Excruciating minutiae: Part 1

This past week I found a very small oddity in the behaviour of one of the functions in Matlab. This led me down a rabbit hole that I’m still following, but the stuff I’ve learned along the way has proven to be interesting.

The summary

The short version of the story is that I made a test tone which consisted of a sine wave that had a frequency that matched an FFT bin centre so that I could test a thing. In order to get the sine wave through the thing, I had to export the audio signal as something the thing could play. So, I exported it as both a .wav and a .flac file, both with 24-bit word lengths and matching sampling rates.

Once the two signals came back from the thing, they looked different on an FFT analysis. Not very different, but different enough to raise questions. So, I ran the FFT on the .wav and .flac files that I created to do the test and found out that THEY were different, which I didn’t expect, because I know that FLAC is lossless.

The question that came up first was “why are they different?”, and that was just the entrance to the rabbit hole.

The long version

In order to explain what happened, we have to following some advice given by Carl Sagan who said

‘If you wish to make an apple pie from scratch, you must first invent the universe.’

We won’t invent the universe, but we’re going to dig down into the basics of LPCM digital audio in order to come back up to talk about where I wound up last Thursday.


Linear Pulse Code Modulation (LPCM) is a way of encoding signals (like an audio signal) by saving the waveform as a series of measurements of the instantaneous amplitude. However, when you do this, you can’t have a measurement with an infinite resolution, so you have to round off the value to the nearest one you can encode. This is just like measuring something with a ruler that has millimetres marked on it. You can’t really measuring something with a precision of less than the nearest millimetre, so you round off the value to something you know. Whether or not that’s good enough depends on what the measurement is for.

In LPCM digital audio, we call the steps that you can round the values to ‘quantisation levels’ because you’re dividing up the amplitude into discrete quanta. Since the values of those quantisation levels are stored or transmitted using a binary number (containing only 0s and 1s), the number of quantisation levels is a power of 2. For example, if you have a 16-bit (bit = Binary digIT) value, then you can count from

0000 0000 0000 0000 = 0
1111 1111 1111 1111 = 216 = 65,536

However, since audio signals go above and below 0 (we need to represent positive and negative values) we need a way to split up those options above (a range of 0 to 65,536) to do this.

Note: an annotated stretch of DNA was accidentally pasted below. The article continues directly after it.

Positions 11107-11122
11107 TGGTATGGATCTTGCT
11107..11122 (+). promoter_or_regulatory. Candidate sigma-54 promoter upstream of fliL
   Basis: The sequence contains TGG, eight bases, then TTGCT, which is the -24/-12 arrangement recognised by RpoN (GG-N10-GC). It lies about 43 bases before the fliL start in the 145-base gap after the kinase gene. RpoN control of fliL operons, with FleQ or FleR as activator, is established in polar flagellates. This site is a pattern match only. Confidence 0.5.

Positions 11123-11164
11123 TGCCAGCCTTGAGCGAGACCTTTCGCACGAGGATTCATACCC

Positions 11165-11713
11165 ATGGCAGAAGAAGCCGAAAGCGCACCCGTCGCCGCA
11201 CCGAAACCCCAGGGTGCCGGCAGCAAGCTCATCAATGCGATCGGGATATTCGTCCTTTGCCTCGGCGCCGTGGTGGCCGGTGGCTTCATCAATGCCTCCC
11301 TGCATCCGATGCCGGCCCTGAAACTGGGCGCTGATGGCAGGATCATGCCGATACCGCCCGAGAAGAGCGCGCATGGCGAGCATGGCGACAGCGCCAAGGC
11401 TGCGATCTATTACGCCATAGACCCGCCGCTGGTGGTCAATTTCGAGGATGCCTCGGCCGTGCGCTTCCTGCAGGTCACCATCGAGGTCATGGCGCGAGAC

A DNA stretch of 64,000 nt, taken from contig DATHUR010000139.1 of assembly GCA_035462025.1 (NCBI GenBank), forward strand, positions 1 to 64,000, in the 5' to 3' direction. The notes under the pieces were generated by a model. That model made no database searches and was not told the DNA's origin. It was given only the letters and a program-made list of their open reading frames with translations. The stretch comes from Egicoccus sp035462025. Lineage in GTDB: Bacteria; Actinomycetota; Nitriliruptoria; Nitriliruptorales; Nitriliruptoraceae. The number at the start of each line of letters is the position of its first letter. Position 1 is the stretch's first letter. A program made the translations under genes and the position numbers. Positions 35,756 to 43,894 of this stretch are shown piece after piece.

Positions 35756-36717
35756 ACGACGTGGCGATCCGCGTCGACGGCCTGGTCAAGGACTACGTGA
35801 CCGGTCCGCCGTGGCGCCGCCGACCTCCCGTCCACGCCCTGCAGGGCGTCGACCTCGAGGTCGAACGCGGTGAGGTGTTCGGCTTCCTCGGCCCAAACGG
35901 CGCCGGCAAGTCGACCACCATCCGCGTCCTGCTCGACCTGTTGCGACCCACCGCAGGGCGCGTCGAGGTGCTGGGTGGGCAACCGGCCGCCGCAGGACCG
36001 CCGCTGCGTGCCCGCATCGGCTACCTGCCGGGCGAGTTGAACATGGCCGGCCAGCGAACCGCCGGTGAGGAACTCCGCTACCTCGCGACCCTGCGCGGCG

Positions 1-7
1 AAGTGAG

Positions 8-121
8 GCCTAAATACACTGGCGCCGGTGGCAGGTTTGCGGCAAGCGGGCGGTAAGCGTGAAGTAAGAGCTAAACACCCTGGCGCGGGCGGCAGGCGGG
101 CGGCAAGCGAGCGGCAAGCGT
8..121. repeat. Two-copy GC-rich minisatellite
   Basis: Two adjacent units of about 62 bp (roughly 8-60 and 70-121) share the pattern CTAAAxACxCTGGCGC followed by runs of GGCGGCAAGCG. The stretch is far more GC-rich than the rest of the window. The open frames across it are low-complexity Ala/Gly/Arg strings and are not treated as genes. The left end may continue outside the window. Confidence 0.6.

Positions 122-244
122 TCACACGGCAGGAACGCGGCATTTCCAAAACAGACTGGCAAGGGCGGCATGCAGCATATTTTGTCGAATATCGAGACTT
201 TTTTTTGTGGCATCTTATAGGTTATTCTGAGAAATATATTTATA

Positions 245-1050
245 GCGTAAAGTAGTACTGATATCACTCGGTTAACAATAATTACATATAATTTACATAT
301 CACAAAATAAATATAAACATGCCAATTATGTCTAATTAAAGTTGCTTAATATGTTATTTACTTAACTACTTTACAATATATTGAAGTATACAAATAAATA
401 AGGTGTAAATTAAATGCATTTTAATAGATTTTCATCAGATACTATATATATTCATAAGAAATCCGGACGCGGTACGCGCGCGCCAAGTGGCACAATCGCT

Let’s take a simple example with a 3-bit long word. Since there are 3 bits, we have 23 = 8 quantisation levels. It would be nice if 000 in the binary representation referred to a signal value of 0, like this:

Figure 1.

All we need to do now is to figure out what binary values to put on the other quantisation levels. To do this, we use a system like the one shown in Figure 2.

Figure 2.

If you start at the top, and follow the blue circular arrow going clockwise, you count from 000 ( = 0) all the way to 111 (= 7). However, if you look at the red arrows, you can see that we can assign the binary values to the positive and negative quantisation levels by looking at the circle clockwise for positive values and counter-clockwise for negative ones. This means that we wind up with the assignments shown in Figure 3.

Figure 3.

This way of using ‘wrapping’ the values around the circle into number assignments on a one-dimensional (in this case, vertical) scale is called a ‘two’s complement’ method.

There are two nice things about this system:

  • the middle value of 0 is assigned an actual value of 0, which makes sense to us humans
  • the first bit (digit) in the binary value tells you whether the level is positive (if it’s a 0) or negative (if it’s a 1).

There is at least one slightly annoying thing about this system: it’s asymmetrical. Notice in Figure 3 that there are 3 available positive quantisation levels, but 4 negative ones. This is because we have an even number of values to use (because it’s a power of 2) but one of the values is 0, leaving an odd, and therefore asymmetrical number of remaining values for the non-0 quantisation levels.

This will come back to be a pain in the arse later…